, History, Manuscript, ca. 1839; handwriting of ; nineteen pages (several additional leaves missing); CHL.
While incarcerated at , Missouri, in March 1839, JS addressed a letter to the Saints and to “ in particular” in which he called for the Saints to gather up “a knoledge of all the facts and sufferings and abuses put upon them” in that they might publish the records “to all the world” and “present them to the heads of the government.” (JS et al., Liberty, MO, to the church members and Edward Partridge, Quincy, IL, 20 Mar. 1839, in Revelations Collection, CHL [D&C 123:1, 6].) Apparently in response to this assignment, Edward Partridge wrote a history that became the first three installments of “A History, of the Persecution, of the Church of Jesus Christ, of Latter Day Saints in Missouri,” an eleven-part series published in the church’s newspaper, Times and Seasons, between December 1839 and October 1840.
may have intended to tell the entire story himself, but he fell ill shortly after publication began and died 27 May 1840. Partridge’s manuscript, which he did not title, is provided here. The full text of “A History, of the Persecution,” which necessarily relied on other sources following Partridge’s demise, receives comprehensive treatment in volume 2 of the Histories series of The Joseph Smith Papers and is available on this website.
’s history begins with his account of the conflicts in the early 1830s. Partridge was a bishop of the church in Missouri, first in and then in following the Saints’ expulsion from Jackson County. He also served as bishop in after the Saints relocated there from Clay County in 1836. By the time he drafted his account of the Mormon experiences in Missouri, the Saints had been exiled from the state and had relocated to .
’s narrative is based on firsthand observations and may also have relied on other records he kept. It begins, “In presenting to our readers a history of the persecutions,” indicating that Partridge wrote it for publication purposes. However, there are occasionally significant differences between the manuscript version and “A History, of the Persecution” as published.
The early custodial history of the manuscript is somewhat uncertain. However, the manuscript was presumably among materials in the possession of church historian and recorder Joseph Fielding Smith, who held that office from 1921 to 1970 and who had worked in the Church Historian’s Office many years prior. The manuscript became part of the First Presidency’s papers when Smith became church president in 1970, and, with other records (including Revelation Book 1 and two drafts of JS’s history), was transferred from the First Presidency’s office to the Church History Library in 2005.
In presenting to our readers a history of the persecutions of the Church of Jesus Christ of Latter day-Saints in the State of we feel it our duty to commence <them>it <it> at the beginning, notwithstanding many of our readers <we> are <aware are> well acquainted with the outrages committed in <(an account of them They having been published in the Evening & Morning star)> and might perhaps rather see the paper filled with other matter <than <to have> those former troubles presented before them again.> yet there are a great many others, who are altogether unacquainted with those early troubles <persecutions> who would feel that we had not done our duty were we to pass by those former troubles <them> and commence <confine> our h[is]tory to more recent transactions. Thus much by way of introduction.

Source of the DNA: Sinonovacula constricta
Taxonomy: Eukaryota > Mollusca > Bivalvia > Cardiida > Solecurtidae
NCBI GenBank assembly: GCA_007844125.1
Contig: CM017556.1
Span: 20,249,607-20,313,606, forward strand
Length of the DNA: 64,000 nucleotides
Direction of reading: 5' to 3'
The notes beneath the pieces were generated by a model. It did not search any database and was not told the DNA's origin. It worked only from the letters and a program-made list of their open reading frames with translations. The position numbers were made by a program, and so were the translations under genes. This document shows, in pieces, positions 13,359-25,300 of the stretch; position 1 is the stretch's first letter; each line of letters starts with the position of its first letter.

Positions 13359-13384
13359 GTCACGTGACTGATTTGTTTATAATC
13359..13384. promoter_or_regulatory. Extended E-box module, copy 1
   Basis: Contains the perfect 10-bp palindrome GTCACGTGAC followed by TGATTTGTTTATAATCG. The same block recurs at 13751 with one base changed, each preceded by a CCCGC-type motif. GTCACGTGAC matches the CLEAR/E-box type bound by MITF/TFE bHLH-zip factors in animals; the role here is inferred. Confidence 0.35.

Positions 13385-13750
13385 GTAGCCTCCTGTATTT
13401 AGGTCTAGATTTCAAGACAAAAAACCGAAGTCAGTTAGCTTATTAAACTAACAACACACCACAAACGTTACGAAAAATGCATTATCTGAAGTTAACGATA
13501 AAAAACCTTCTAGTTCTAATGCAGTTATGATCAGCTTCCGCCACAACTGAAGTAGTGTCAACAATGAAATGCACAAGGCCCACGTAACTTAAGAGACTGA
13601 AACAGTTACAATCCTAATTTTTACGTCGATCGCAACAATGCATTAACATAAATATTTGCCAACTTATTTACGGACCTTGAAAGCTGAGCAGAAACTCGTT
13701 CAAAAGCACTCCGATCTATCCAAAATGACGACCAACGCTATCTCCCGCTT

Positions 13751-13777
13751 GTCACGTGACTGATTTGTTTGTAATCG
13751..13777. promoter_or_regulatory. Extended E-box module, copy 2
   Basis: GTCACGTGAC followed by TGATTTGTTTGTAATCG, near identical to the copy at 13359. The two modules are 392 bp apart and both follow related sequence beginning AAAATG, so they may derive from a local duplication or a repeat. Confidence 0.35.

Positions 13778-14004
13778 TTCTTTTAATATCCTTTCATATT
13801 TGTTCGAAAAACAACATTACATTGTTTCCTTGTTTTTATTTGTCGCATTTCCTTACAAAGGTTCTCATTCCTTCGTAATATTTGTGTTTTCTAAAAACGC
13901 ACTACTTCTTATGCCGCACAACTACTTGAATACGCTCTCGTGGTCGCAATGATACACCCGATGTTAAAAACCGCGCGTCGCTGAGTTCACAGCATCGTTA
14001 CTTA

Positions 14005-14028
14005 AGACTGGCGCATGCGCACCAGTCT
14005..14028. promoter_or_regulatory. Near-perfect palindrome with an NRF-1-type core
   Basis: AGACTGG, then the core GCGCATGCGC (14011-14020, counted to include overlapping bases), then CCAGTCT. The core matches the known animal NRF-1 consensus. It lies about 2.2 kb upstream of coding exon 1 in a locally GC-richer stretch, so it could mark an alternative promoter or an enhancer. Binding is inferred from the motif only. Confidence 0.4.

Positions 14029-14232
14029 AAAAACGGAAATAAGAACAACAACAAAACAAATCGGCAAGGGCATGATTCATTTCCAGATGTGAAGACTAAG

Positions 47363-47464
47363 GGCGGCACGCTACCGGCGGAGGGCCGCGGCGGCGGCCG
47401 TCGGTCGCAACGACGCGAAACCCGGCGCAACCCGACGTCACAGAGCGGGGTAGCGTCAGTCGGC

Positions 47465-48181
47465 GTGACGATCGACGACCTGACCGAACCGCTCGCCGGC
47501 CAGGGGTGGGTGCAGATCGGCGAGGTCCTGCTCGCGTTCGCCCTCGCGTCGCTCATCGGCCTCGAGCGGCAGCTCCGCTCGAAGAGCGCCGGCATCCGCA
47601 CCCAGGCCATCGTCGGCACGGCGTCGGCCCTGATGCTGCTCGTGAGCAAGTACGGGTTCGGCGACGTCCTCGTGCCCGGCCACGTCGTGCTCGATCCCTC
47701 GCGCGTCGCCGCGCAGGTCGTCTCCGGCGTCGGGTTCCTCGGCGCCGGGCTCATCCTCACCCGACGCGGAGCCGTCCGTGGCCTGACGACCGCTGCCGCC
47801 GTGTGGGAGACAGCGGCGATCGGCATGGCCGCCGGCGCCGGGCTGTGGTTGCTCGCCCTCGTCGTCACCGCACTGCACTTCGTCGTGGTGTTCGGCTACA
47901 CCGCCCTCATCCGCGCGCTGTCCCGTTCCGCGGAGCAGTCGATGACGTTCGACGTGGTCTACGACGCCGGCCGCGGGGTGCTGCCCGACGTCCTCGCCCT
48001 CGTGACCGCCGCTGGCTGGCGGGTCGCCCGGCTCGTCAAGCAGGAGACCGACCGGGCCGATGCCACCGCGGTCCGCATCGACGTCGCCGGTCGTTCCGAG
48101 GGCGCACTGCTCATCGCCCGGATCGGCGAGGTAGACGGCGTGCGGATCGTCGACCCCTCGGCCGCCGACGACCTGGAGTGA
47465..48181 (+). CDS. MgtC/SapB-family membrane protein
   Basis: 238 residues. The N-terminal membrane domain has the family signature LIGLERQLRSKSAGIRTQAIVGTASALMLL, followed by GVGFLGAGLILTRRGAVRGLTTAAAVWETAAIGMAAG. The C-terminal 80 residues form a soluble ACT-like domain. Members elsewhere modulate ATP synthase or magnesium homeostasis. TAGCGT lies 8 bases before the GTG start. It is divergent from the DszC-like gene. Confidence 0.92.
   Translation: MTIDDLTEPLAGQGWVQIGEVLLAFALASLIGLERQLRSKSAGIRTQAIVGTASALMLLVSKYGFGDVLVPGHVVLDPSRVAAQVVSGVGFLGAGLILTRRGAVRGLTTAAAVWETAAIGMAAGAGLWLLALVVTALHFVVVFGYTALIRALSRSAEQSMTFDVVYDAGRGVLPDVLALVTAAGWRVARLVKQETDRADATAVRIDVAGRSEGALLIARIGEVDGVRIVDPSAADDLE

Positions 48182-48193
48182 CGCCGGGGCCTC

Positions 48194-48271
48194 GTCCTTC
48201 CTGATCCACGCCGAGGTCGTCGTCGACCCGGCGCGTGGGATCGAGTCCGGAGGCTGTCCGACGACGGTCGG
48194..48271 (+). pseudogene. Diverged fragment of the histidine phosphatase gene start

In the winter of A.D. 1830–31 five elders <of the church of Jesus Christ 4 <of which were> from the State of State & 1 <was> from > traveled on foot, wading through a deep snow <which is not common in that country> through the praries from to Missouri where they made a permanent stand. <They> occasionally preaching <preached> about the country as the way opened before them. <A few believed the gospel preached and had been baptized when> About the middle of the July following July a number more elders’ arrived at , and soon <shortly> after a small branch of the church also arrived
At that time there appeared to be but little objection to the church our people’s settleing there, although the preaching had stir[r]ed up some few to show their quils <appear> like a hedge hogs when they show their quils <an enemy is near>. The church in continued to increase continually untill they were <it was> driven from the . As the church increased the hostile spirit of the people increased <also> in about the same proportionOur <The> enemies circulated <from time to time> all manner of <false> stories against us <our people> <hoping> thereby hoping to stir <up> the indignation of others. They also <in the spring of 1832> brick batted or stoned some of our people’s <the> houses <of the Saints> breaking in windows and &c. if not only disturbing but endangering the lives of the inmates. In the course of that season a county meeting was called <at > to adopt measures to drive the Saints from the <but> the meeting broke up <without coming to any agreement about the Saints> having had too much [p. ]